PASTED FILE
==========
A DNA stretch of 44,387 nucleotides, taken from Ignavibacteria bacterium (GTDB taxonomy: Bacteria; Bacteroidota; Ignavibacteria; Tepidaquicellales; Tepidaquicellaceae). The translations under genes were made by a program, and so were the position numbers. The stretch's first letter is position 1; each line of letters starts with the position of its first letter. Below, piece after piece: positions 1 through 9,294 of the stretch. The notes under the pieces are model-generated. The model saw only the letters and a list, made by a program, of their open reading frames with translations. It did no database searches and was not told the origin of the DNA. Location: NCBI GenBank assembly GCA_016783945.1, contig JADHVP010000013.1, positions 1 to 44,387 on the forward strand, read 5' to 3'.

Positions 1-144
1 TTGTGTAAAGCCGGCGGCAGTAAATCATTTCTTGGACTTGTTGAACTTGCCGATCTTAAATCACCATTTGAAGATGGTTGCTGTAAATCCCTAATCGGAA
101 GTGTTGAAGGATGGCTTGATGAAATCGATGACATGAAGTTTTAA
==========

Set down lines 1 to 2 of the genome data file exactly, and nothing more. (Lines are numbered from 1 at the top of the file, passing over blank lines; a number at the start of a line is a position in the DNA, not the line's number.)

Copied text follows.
A DNA stretch of 44,387 nucleotides, taken from Ignavibacteria bacterium (GTDB taxonomy: Bacteria; Bacteroidota; Ignavibacteria; Tepidaquicellales; Tepidaquicellaceae). The translations under genes were made by a program, and so were the position numbers. The stretch's first letter is position 1; each line of letters starts with the position of its first letter. Below, piece after piece: positions 1 through 9,294 of the stretch. The notes under the pieces are model-generated. The model saw only the letters and a list, made by a program, of their open reading frames with translations. It did no database searches and was not told the origin of the DNA. Location: NCBI GenBank assembly GCA_016783945.1, contig JADHVP010000013.1, positions 1 to 44,387 on the forward strand, read 5' to 3'.

Positions 1-144